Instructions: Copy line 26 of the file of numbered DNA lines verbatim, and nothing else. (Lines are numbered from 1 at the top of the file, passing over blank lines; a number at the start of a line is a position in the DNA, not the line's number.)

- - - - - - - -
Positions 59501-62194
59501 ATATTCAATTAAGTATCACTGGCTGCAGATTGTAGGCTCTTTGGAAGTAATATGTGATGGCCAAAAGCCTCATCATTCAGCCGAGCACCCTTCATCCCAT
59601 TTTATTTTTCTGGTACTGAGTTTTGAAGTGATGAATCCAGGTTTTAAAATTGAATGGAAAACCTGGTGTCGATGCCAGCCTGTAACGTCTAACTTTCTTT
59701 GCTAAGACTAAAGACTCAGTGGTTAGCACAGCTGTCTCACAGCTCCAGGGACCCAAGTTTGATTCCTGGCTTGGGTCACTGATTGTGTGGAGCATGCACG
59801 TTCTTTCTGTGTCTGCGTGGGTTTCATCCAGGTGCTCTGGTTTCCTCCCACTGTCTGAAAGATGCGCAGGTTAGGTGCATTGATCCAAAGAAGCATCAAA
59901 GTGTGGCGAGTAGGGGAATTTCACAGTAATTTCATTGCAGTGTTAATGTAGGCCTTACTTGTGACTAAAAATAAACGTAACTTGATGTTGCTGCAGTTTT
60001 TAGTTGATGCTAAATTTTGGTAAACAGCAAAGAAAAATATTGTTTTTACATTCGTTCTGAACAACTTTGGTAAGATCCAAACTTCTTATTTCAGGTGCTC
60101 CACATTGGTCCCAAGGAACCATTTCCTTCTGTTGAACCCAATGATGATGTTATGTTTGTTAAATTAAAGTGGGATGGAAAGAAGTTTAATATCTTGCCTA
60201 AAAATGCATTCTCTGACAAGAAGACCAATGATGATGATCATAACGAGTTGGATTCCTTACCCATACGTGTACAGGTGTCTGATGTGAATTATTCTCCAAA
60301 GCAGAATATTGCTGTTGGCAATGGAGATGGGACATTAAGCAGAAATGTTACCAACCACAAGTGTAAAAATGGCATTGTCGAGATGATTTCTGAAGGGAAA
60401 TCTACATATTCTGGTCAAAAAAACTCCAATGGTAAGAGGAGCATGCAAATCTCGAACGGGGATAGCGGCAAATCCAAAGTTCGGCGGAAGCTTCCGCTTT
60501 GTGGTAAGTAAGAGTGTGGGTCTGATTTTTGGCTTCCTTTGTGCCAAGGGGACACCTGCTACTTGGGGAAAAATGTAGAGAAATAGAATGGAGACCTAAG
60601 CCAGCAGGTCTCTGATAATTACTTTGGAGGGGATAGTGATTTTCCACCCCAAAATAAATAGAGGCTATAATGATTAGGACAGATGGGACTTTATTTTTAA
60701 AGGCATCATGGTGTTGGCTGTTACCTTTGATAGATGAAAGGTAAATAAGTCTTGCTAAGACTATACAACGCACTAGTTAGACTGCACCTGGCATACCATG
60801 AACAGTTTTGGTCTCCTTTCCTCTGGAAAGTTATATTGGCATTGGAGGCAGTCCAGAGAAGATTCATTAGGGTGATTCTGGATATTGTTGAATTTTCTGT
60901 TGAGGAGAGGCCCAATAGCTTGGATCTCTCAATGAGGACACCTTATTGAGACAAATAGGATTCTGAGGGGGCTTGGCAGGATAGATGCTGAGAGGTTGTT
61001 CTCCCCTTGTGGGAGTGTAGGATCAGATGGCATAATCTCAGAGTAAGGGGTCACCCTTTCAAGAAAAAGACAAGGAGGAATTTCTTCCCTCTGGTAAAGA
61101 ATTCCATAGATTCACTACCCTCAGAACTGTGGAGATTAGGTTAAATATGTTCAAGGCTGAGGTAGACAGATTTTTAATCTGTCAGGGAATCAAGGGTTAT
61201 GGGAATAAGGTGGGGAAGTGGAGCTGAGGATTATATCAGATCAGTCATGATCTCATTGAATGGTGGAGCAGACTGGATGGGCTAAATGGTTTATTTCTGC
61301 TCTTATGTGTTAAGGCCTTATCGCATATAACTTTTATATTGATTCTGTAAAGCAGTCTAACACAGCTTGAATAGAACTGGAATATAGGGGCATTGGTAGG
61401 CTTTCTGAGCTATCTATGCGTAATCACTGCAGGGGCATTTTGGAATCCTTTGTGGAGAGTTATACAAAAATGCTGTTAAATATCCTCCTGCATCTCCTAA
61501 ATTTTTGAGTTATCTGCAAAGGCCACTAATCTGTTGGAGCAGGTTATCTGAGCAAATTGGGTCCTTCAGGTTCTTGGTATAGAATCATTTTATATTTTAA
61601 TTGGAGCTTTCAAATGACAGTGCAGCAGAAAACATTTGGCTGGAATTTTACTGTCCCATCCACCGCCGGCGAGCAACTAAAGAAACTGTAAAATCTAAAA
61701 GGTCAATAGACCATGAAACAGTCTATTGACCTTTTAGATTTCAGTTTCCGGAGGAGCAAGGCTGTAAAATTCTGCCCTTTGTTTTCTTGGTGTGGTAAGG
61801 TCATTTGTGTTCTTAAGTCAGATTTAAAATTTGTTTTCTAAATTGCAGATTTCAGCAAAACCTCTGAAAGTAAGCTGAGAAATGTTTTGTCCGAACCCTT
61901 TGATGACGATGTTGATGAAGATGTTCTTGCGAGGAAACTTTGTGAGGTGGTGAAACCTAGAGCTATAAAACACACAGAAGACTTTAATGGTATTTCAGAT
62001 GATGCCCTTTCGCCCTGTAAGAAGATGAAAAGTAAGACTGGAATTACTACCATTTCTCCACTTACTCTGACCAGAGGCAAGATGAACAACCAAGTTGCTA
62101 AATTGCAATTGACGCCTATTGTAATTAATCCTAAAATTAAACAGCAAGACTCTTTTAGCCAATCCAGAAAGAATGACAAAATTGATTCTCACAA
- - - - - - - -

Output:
61901 TGATGACGATGTTGATGAAGATGTTCTTGCGAGGAAACTTTGTGAGGTGGTGAAACCTAGAGCTATAAAACACACAGAAGACTTTAATGGTATTTCAGAT